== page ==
Seth Schoen asks why some children are totally horrified to realise that meat comes from animals, and others aren’t and links to a story of a toddler who learns that she eats living things when she chooses a live fish to killed and cooked.
The idea of this being a revelation to people is a puzzle to me: it’s rather like death. Just as I have no memories of a big revelation to me that humans get older and older and eventually die, I don’t recall the meat revelation. I don’t remember not knowing that chicken was dead chicken, that beef was dead cow and so on. It’s worth noting here that I don’t actually fall into the
crazy damn city slickers, only see their milk in cartons and their meat on plastic trays, probably think it grows that way! category. Does such a thing really exist? Anyway, I grew up with the animal trade in the house. My father has been a stock agent (an agent who buys and sells livestock for farmers) my whole life and for several years now he’s raising steers as beef cattle. (Something I didn’t know though: beef cattle are killed quite young.)
I do remember that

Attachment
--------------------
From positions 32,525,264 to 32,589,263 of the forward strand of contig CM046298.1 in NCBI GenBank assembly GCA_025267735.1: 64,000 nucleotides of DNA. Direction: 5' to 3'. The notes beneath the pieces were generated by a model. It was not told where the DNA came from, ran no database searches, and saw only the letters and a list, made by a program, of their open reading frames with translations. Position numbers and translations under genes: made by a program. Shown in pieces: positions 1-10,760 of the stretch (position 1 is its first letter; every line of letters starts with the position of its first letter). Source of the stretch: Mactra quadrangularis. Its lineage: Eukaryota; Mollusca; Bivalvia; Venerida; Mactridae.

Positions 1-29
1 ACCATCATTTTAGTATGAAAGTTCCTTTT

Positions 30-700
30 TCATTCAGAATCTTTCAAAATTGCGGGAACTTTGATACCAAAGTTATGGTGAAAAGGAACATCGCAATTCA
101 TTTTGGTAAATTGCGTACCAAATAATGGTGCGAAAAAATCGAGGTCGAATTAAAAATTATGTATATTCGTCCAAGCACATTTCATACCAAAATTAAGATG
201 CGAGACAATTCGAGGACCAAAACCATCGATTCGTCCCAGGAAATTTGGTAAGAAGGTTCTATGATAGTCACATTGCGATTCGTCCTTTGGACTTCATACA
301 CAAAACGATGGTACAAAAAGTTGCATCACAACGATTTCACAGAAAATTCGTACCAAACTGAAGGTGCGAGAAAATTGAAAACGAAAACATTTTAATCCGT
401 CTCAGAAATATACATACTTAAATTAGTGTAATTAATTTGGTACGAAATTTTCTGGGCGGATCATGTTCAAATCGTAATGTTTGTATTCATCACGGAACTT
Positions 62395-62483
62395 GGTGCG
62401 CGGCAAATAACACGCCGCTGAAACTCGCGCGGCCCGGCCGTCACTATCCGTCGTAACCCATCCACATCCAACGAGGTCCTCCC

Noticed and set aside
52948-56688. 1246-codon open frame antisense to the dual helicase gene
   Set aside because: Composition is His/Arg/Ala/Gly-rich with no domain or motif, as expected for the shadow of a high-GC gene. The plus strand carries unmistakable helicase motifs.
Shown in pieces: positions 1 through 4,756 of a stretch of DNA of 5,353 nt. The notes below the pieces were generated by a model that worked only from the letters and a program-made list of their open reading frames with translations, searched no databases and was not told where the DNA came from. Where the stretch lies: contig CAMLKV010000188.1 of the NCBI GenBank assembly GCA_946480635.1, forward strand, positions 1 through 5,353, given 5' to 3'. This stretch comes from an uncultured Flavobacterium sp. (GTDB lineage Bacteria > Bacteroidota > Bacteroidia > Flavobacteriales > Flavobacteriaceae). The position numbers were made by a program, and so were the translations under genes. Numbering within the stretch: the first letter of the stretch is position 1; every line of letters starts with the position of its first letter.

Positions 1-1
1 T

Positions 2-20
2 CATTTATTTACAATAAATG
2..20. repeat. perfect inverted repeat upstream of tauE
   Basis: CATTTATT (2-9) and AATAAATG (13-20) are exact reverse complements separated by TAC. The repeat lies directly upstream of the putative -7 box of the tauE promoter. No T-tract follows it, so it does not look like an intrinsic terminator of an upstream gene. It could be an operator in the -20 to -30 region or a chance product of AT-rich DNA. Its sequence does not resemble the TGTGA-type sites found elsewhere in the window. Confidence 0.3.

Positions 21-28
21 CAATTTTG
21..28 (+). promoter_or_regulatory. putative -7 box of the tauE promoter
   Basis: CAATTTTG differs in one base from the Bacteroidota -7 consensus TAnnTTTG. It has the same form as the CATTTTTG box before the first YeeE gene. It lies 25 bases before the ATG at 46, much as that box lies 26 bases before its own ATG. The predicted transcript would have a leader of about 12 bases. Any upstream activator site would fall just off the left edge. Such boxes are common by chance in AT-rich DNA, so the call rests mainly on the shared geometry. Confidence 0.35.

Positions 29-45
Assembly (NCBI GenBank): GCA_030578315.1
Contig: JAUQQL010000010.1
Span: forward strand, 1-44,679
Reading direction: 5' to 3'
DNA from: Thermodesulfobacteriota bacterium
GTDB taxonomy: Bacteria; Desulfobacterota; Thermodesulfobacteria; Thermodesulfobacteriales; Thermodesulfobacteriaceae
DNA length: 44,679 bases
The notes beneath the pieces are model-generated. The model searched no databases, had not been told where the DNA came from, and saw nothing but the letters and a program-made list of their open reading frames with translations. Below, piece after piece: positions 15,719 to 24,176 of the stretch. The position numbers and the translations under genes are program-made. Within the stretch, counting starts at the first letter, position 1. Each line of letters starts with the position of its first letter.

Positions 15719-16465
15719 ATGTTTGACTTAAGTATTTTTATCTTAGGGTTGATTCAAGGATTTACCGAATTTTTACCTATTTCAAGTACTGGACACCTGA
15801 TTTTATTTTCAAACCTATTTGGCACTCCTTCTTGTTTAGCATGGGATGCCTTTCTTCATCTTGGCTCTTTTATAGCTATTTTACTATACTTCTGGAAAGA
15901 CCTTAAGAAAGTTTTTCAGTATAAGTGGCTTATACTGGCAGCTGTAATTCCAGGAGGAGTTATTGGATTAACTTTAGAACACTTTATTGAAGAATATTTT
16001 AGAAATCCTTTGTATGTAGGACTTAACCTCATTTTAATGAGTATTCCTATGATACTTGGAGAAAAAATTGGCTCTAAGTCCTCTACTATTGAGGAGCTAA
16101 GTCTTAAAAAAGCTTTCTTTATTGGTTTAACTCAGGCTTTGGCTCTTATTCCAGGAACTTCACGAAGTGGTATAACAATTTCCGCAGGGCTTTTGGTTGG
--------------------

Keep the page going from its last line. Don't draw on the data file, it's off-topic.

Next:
I’m eating an animal! was a common major plot point in children’s books I used to read, but always because it turned out that the meal on the table was not just any old chicken, but specifically the child protagonist’s pet chicken, or similar. Admittedly in The Robber Bride this does lead one child to become a vegetarian (although she turns out to have a rather unusual take on killing animals, namely that some people are the strong killing types and she just isn’t) but The Robber Bride is an adult book. When this is a plot point in children’s books — older ones where people were more likely to actually have a farm animal that the children thought of as a pet — the children almost always refuse the meal but don’t consider becoming vegetarian. (The horror of the children was so universal and generally well rendered that I suspect that most of the authors were drawing on an actual childhood experience of being told they were eating a pet halfway through a meal. After several episodes in different books it got annoying: why were adults so consistently cruel?) These days in Australia one doesn’t usually get as close as eating one’s own animals; the closest I’ve come is the occasional gifts of a butchered carcass my father has been given (professionally butchered, not home butchered).